Texas Gov. Rick Perry's loaded descriptions of Social Security as a "Ponzi scheme" and "monstrous lie" in Wednesday's presidential primary debate were nothing new from the hard-charging Republican. But the fact that he repeated the red-hot rhetoric without toning it down for a national television audience surprised some GOP strategists, who questioned whether his head-on challenge of Social Security would become a liability if he's the GOP nominee against President Obama.
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“For Rick Perry to call the Social Security check that your mother and my mother receive each and every month a fraudulent way to collect money could be devastating,’’ said Florida-based Republican strategist Jamie Miller, who is not working for any of the presidential candidates. “If Mitt Romney is able to turn the primary into a debate about Social Security reform instead of about his health care record in Massachusetts, I think he wins.’’
And Mitt Romney wasted no time Thursday trying to capitalize on the issue, with his team convinced that such overheated language is politically toxic even in Republican primaries—where early-voting states like Iowa, South Carolina, and Florida are filled with seniors. Romney went on Sean Hannity’s radio show this afternoon, questioning whether Perry was too extreme to defeat Obama.
“If we nominate someone who the Democrats could correctly characterize as being against Social Security, we would be obliterated,” Romney told the conservative talk show host.
The head-turning exchange between Perry and Romney on Social Security comes as the Republican field heads to retiree-friendly Florida on Monday for the first of two nationally televised debates this month. One-third of the Florida voters in the 2008 Republican primary were at least 65 years old, according to exit polling in the state, and it’s likely to host an early and influential primary in the nomination process.
“I think Perry needs to thread the needle on Social Security, so that he makes his point without losing votes,’’ said Republican consultant Eric Eikenberg, who worked for former Florida Gov. Charlie Crist and former Rep. Clay Shaw, R-Fla., when he was chairman of the Social Security committee. “I think people are ready to hear what Gov. Perry is saying if he can find better choices of words.’’
Perry spokeswoman Katherine Cesinger emphasized that the governor is not advocating cutting benefits for those currently receiving Social Security checks or approaching retirement. She said his description of the trust fund as a “Ponzi scheme’’ refers to his belief that younger workers who are paying into the fund will never reap the benefits.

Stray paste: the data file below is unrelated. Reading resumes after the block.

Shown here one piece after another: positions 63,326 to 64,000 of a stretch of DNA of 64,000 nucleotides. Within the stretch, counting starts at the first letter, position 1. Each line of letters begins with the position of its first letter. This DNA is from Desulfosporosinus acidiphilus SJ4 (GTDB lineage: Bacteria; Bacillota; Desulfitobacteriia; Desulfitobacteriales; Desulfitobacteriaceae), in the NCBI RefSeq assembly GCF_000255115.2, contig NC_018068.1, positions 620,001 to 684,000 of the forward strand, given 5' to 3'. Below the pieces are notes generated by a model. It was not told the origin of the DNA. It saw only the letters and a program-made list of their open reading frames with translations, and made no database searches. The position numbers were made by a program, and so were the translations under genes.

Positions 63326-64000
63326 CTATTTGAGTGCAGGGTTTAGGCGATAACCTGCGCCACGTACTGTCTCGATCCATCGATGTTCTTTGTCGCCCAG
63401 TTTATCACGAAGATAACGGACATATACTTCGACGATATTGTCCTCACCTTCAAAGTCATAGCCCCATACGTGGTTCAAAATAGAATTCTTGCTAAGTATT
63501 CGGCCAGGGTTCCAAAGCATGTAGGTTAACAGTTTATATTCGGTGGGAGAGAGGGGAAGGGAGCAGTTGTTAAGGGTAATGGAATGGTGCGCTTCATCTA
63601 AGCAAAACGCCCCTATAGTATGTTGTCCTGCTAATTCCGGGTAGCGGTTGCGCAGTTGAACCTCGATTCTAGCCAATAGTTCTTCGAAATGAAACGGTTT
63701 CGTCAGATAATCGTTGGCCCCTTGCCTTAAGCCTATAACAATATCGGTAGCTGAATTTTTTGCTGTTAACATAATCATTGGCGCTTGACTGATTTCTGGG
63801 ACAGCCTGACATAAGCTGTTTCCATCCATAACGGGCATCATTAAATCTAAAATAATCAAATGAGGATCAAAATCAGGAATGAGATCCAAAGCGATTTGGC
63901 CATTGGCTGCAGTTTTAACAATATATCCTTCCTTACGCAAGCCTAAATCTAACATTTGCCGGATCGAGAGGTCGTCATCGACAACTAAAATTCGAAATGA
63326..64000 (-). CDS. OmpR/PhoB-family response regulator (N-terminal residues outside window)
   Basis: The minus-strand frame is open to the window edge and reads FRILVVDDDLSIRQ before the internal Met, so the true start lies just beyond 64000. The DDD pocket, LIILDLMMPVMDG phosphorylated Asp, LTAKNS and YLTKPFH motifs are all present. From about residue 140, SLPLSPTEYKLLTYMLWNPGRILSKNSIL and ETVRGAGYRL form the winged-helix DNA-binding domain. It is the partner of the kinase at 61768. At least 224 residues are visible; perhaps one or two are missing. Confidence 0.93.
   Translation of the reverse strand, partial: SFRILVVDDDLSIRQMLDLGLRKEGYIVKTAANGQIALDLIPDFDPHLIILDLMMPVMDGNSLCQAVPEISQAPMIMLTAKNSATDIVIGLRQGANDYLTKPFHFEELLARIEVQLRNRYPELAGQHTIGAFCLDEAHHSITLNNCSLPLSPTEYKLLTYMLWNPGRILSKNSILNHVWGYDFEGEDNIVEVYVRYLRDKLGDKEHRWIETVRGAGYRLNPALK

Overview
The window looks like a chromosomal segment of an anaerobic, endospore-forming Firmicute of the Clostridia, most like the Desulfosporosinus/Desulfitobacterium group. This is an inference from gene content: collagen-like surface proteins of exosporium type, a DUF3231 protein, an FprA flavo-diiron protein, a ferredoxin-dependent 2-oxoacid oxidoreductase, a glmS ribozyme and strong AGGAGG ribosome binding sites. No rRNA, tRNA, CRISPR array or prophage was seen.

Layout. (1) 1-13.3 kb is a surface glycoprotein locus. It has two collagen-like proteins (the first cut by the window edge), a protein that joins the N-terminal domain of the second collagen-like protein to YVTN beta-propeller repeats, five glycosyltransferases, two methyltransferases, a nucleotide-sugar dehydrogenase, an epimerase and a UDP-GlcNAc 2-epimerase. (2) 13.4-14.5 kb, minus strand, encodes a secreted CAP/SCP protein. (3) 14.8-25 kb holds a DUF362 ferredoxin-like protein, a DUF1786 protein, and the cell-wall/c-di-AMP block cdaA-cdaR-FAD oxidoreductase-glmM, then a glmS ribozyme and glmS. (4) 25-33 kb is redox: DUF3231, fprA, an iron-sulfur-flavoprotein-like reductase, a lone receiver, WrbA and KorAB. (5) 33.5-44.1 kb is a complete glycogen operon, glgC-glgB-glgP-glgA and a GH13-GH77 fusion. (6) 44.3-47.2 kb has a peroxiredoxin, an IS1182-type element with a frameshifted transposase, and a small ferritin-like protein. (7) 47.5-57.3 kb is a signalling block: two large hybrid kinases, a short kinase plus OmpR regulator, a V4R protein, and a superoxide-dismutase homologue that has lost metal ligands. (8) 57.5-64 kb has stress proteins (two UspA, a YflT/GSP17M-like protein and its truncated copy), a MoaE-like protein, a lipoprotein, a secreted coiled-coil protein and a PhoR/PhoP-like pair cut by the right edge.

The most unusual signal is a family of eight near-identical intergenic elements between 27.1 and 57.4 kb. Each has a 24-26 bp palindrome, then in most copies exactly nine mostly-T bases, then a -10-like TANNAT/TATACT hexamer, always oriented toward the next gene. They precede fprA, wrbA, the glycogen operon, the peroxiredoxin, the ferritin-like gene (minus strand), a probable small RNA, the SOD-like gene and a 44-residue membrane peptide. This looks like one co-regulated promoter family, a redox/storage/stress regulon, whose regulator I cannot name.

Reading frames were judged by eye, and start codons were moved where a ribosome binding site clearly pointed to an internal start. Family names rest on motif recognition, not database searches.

“The American people want someone who is going to speak honestly about a system that is broken and bring it to the forefront,’’ she said.
But while polls suggest Republicans are embracing Perry’s fiscally conservative message, his harsh descriptions of Social Security as a “Ponzi scheme’’ and a “monstrous lie’’ could backfire with voters, particularly seniors.
A Pew Research Center poll released in July 2011 showed Republican voters divided over Social Security reform, depending on their income.
Among Republicans and Republican-leaning independents, 63 percent of those with family incomes of $75,000 or more said it's more important to reduce the budget deficit, while 62 percent of Republicans with incomes of $30,000 or less said it's more important to maintain Social Security and Medicare benefits.
Among Republicans and Republican-leaning independents who agree with the tea party, 57 percent view deficit reduction as a priority over Social Security and Medicare benefits. Among non-tea party enthusiasts, just 36 percent say that reducing the deficit is more important than maintaining benefits.
Democrats are much more united, overwhelmingly favoring preserving benefits.
"Social Security is a minefield that could come back to bite Perry in the general election,'' said Mason-Dixon pollster Brad Coker.
Social Security has long been considered the “third rail’’ of politics because seniors vote in large numbers, and have been fiercely protective over keeping their benefits. But mounting concern about the national deficit has created an opening for tea party activists and like-minded politicians to successfully begin a conversation about reform.
And conservative talk show hosts, like Rush Limbaugh, praised Perry for sticking to his guns—underscoring the problem Romney faces as he tries to court elements of the Republican base. Every time he goes after Perry on entitlements, he risks being subjected to rounds of criticism from the right’s loudest and influential voices for his moderation—and he’s running in a Republican primary.
“Governor Perry wants the country to solve a problem that’s bankrupting us all, and he wants to do it with facts and a considerable amount of political courage,” Limbaugh said on his Thursday show. “I think he should be encouraged and defended, not proclaimed a political fool by people on our side.”
One Republican politician who has broached the subject without political consequences is Florida’s newest senator, Marco Rubio, who during his 2010 campaign advocated raising the age at which retirees would begin collecting Social Security. But the conservative rising star approached the topic far more delicately than Perry.
“Marco Rubio successfully dispelled the myth that this is not a topic you can talk about it an election,’’ said Republican consultant Albert Martinez, who worked on the Rubio campaign. “He offered a road map talk for how to talk about it in a common sense way.’’